CRIME: Hong Kong Style at HOME, February – April 2016
Chinese New Year celebrations in Hong Kong usually begin and end without making international headlines, but this year was different. On the evening of February 8th, the heavy-handed policing of street vendors in Mong Kok gave rise to the violent stand-offs that are now being called the ‘fishball revolution’, after one of the cheap and widely-available street foods that would have been on sale that night. Hong Kong’s streets are usually almost unnervingly safe and peaceful places, but the events last week give a reminder of how easily they can become stages for bitter protests against any signs of overbearing governmental interference in the daily lives of its citizens.
If Hong Kong crime films hardly position themselves as cohesive political statements, at the start of Crime: Hong Kong Style, the unlikely symbol of the fishball seems poised to enter public unrest. In a short scene in As Tears Go By (1988), would-be gangster Fly is relegated to work on a fishball stand by his brother, away from the demands of debt collection. While handing out sticks of the one-dollar snack, he is mocked by the flamboyant gang leader Tony: ‘poor Mr Fly! why are you so poor? … Look at my followers, all dressed up’. As the boasts roll on, the police show up, with vendors rapidly wheeling their carts away, but Tony stops Fly’s escape, handing him over the waiting officers. If the confrontation is contained in that moment, they are at the start of a series of violent outbursts that characterise the second part of the film.
An emphasis on public streets is not quite a constant in the films shown so far in Crime: Hong Kong Style, but they have an important place. They drive the plot forward from the opening of The Boxer from Shantung (1972); the action of Wild City (2014) is seldom far from markets, streets, and public squares, and the leading characters’ escapes to Lamma island give a welcome retreat from the unpredictability of the city. Even if Hong Kong’s interest in public acts of unrest is not unique to the region’s engagement with the crime genre, there is a strange and unexpected relevance for the contemporary situation in the SAR.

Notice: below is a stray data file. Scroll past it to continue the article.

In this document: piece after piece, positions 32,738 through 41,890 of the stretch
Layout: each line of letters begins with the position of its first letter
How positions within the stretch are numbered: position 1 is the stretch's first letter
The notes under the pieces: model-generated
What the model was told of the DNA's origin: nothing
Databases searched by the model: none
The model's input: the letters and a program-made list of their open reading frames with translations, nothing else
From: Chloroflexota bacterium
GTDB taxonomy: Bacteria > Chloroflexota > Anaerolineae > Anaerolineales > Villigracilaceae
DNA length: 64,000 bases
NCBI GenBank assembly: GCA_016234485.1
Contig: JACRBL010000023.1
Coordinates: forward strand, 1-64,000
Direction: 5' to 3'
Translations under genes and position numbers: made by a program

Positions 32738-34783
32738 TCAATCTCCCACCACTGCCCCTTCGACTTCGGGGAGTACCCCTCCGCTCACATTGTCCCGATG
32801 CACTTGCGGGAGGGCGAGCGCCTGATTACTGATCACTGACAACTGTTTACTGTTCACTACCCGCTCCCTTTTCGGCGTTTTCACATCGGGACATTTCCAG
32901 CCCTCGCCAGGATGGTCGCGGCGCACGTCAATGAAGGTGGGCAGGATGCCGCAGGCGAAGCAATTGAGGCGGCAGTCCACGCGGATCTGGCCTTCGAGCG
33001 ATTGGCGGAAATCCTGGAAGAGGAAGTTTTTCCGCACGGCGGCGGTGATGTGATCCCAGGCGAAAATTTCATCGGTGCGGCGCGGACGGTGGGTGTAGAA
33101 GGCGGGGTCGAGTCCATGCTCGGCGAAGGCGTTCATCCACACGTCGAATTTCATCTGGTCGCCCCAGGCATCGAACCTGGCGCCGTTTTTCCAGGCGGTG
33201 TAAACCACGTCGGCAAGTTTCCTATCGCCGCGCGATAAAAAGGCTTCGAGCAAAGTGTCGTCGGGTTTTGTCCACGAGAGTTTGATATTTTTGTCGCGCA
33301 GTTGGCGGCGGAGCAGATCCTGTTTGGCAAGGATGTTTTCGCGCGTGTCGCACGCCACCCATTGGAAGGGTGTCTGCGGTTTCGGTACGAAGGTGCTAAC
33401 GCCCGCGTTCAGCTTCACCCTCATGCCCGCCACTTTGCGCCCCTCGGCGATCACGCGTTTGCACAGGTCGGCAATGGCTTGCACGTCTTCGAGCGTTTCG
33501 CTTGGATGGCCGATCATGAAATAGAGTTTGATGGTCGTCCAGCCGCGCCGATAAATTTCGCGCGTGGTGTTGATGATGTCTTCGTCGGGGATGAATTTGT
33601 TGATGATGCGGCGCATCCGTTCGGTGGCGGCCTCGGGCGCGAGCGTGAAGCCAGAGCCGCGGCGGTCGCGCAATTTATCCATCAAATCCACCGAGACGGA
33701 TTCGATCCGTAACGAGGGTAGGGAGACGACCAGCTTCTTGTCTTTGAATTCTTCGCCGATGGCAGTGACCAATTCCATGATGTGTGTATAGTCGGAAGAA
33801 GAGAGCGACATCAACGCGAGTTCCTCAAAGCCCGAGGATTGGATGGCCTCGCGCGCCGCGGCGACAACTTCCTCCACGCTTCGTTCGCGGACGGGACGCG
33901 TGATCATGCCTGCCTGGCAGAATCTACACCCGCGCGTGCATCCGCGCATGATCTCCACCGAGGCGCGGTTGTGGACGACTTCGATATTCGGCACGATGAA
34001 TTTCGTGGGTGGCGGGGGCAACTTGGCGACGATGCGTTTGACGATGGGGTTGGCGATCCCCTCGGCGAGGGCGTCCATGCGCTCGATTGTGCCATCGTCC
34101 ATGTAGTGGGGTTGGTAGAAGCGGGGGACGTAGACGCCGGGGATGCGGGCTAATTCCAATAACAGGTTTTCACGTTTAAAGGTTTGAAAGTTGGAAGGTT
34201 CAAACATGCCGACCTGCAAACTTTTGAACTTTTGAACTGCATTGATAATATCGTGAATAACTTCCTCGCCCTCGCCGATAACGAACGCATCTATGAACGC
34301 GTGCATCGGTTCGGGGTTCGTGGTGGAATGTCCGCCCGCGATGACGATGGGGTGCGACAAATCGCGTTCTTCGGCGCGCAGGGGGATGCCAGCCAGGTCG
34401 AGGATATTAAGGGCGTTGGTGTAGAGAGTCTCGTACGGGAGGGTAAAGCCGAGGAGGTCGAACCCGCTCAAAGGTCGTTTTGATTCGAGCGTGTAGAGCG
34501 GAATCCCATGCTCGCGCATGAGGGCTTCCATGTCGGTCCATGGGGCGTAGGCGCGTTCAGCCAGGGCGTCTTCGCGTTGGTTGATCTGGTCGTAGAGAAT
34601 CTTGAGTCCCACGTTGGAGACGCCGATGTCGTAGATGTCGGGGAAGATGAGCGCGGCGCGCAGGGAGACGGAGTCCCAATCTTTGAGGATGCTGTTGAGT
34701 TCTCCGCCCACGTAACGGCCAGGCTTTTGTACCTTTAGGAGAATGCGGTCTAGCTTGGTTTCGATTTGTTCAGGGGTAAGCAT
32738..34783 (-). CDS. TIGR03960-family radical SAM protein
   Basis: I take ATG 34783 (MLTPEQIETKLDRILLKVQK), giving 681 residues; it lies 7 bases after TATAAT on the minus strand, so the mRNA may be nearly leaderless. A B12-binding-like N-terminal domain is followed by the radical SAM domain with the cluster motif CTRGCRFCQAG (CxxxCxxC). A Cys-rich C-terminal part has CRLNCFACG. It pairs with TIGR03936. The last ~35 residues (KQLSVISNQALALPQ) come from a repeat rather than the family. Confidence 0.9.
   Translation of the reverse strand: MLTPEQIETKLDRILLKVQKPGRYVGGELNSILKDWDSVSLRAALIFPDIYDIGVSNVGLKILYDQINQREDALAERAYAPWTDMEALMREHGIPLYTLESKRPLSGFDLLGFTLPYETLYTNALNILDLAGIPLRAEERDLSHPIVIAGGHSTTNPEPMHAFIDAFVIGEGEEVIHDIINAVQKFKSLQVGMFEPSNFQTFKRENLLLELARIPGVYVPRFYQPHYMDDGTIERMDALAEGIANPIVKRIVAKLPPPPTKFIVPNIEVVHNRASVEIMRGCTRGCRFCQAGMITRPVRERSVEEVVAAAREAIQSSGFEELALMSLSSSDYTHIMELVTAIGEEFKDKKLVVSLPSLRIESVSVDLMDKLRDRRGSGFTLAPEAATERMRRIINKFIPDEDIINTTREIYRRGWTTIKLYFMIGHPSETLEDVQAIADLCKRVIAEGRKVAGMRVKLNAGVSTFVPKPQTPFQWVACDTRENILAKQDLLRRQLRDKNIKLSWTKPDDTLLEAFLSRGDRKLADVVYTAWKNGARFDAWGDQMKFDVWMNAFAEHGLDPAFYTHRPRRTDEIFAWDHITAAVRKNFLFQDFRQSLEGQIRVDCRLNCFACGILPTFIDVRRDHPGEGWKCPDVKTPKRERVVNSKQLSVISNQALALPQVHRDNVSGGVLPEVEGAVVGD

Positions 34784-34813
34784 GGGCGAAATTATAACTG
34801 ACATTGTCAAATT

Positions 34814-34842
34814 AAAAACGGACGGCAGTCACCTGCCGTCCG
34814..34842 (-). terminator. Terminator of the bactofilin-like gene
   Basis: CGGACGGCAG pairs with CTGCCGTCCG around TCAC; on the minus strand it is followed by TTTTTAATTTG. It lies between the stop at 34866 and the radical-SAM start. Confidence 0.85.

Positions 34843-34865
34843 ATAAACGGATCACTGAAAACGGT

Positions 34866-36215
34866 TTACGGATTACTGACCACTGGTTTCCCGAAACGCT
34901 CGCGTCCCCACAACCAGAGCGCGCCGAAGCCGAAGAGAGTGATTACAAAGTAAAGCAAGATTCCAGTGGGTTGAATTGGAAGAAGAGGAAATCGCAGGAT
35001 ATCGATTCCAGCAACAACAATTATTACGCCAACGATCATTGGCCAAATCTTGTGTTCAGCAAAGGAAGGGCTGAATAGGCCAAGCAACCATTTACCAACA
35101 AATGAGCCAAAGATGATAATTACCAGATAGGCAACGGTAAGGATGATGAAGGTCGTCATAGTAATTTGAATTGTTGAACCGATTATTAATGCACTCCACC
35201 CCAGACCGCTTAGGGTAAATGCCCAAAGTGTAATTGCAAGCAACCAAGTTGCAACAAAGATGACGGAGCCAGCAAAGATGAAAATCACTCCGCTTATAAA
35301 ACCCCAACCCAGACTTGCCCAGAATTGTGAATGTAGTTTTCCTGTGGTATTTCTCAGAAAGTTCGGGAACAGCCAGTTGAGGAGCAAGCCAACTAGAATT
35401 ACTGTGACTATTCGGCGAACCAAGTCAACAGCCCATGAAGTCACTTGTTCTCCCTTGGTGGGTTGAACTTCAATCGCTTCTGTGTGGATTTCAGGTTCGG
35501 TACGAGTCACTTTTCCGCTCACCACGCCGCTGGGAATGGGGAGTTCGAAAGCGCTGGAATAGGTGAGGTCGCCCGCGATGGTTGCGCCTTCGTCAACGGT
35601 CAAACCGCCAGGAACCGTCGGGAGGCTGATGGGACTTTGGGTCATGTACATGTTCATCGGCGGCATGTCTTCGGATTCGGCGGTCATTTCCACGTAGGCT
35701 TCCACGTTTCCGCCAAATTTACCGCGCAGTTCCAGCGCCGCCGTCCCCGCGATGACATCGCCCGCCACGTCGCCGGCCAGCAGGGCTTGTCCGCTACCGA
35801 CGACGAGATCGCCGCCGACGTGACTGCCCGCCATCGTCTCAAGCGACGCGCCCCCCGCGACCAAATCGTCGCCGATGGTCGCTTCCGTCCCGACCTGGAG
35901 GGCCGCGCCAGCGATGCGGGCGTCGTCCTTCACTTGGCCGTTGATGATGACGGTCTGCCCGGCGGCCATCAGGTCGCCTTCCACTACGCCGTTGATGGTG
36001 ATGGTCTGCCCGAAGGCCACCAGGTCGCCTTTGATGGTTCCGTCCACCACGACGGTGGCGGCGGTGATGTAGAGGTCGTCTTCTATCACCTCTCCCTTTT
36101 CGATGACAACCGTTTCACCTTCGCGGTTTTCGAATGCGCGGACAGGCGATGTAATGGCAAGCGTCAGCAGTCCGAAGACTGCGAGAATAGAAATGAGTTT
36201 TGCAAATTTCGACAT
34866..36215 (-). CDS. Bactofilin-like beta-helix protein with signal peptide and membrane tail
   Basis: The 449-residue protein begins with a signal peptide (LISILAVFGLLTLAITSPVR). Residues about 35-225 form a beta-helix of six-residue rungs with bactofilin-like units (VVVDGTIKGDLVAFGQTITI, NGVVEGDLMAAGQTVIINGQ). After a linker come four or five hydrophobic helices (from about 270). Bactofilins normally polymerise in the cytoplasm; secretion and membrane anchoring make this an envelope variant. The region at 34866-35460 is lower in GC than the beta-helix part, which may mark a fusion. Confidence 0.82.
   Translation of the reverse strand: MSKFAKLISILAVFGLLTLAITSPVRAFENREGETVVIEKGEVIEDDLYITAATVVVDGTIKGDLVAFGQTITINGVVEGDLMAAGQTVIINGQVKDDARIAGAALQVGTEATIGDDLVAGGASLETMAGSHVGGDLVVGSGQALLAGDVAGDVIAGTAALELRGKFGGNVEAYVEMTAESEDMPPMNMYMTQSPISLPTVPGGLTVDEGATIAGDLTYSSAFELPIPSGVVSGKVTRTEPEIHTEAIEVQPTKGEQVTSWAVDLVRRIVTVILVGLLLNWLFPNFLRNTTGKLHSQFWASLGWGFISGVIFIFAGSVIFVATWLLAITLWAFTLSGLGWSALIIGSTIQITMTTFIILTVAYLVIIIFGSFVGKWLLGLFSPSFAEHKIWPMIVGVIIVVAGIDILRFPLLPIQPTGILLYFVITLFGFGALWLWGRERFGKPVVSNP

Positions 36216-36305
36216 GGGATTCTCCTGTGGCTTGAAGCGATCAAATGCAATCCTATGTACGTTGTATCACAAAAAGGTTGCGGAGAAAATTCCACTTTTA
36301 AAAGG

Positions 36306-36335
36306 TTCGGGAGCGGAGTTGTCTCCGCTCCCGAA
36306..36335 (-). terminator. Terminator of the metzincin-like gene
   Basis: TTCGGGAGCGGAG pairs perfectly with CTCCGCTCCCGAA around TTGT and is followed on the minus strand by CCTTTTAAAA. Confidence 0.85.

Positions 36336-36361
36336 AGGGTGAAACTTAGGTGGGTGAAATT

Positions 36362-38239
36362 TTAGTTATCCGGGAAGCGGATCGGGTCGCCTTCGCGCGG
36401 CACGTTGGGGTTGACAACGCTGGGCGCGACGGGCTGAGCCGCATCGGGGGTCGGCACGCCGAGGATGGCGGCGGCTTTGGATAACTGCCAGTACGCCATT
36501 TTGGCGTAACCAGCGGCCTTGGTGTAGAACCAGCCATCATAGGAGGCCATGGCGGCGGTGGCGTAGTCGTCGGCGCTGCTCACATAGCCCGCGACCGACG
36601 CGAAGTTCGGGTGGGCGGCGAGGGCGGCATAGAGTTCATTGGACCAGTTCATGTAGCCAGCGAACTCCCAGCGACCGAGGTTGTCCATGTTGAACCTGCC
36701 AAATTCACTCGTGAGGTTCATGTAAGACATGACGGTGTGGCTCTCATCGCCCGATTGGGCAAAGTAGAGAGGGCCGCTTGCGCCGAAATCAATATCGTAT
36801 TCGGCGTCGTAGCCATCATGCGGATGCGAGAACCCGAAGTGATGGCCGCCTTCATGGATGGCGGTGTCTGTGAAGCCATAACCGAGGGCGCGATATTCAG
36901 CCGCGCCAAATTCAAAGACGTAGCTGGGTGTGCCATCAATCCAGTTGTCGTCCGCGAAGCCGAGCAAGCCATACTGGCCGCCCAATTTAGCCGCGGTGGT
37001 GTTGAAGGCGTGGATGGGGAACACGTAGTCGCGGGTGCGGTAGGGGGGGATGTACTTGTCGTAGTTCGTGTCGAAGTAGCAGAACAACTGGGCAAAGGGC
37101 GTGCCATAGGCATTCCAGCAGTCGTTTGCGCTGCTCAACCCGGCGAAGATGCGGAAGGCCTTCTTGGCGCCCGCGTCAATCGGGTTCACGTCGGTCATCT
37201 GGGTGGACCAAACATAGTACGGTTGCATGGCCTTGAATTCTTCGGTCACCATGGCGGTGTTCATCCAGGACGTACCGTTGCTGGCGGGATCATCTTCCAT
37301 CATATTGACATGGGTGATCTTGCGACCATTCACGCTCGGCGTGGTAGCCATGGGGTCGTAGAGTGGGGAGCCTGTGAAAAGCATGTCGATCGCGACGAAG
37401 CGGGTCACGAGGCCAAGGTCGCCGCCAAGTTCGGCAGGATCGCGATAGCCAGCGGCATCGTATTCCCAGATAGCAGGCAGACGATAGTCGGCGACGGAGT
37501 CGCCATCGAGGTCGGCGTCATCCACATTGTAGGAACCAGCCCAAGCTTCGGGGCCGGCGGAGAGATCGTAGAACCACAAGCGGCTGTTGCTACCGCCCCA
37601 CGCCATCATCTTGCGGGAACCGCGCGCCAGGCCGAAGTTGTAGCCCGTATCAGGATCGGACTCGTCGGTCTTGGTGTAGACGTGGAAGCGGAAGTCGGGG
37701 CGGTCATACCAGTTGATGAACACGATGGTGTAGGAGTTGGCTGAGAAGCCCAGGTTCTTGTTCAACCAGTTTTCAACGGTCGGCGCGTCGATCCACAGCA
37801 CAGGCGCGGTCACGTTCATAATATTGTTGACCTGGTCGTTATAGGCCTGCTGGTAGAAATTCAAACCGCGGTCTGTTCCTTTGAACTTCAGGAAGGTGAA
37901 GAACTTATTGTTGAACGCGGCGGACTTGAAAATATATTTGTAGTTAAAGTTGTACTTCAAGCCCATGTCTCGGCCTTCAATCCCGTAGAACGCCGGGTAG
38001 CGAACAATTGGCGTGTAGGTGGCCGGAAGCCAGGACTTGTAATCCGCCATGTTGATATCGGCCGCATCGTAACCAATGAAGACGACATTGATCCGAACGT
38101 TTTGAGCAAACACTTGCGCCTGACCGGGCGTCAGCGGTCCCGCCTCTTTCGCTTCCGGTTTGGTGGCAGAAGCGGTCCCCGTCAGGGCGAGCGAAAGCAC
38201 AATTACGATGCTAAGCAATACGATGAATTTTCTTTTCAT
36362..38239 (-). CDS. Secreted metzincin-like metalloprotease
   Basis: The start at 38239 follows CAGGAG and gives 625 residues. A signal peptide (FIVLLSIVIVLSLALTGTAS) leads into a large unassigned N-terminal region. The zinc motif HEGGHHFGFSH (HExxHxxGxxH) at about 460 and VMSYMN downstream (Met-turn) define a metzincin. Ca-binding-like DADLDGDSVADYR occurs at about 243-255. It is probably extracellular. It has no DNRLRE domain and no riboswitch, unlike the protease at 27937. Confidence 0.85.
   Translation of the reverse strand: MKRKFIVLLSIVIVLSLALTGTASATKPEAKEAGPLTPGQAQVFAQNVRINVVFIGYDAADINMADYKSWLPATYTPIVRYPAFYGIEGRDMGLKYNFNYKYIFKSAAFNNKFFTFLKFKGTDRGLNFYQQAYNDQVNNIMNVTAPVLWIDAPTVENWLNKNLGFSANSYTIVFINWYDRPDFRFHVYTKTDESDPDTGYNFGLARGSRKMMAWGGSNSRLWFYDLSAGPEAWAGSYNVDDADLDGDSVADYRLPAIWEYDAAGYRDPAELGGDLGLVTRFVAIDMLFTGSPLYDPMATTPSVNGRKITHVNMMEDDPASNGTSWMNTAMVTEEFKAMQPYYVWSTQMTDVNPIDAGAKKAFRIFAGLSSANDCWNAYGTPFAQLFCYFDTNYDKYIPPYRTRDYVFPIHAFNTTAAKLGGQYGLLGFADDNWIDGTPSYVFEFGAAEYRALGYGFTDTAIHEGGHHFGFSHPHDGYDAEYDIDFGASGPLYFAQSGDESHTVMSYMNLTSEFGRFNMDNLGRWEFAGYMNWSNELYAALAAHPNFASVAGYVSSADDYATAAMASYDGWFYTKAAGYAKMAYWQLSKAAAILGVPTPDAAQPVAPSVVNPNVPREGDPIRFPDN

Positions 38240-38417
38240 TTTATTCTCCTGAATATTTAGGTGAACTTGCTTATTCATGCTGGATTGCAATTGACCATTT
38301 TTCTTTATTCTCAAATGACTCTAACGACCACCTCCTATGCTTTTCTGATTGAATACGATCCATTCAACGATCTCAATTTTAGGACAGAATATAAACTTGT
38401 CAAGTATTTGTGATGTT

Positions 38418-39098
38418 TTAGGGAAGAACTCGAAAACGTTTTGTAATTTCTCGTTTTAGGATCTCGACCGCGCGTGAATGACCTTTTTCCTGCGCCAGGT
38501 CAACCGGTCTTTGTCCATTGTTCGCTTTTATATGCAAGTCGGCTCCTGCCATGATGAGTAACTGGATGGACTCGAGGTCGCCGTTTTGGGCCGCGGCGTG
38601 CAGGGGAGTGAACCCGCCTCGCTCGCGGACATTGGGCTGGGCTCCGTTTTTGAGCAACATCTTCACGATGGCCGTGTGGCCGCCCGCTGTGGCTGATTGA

Part of the charm of this eclectic season is the way that films complement one another in unexpected ways. There is nothing predictable or limited about the genre of crime ‘Hong Kong style’, especially when attentively and originally curated by a team lead by Andy Willis, Reader in Film Studies at the University of Salford. When we asked Andy about what might surprise people about the films they’re going to see over the next couple of months, he emphasised the historical range of the season, starting with the 1961 The Swallow Thief, a rare chance for UK audiences to see studio films from this period in Hong Kong cinema. We’ll also see several of the classic 1970s films from the golden age of Kung Fu, such as the Shaw Brothers’ The Boxer From Shantung, set in period Shanghai. The season spans the huge range of genres that crime films have fallen into over the decades, from 1977 slapstick caper The Pilferers’ Progress and other 1970s Kung Fu and martial arts films like The Teahouse, more violent and gun-driven plots in the 1980s, up to the interest in localism and social issues which Andy points out in the work of a younger generation of filmmakers like Felix Chong.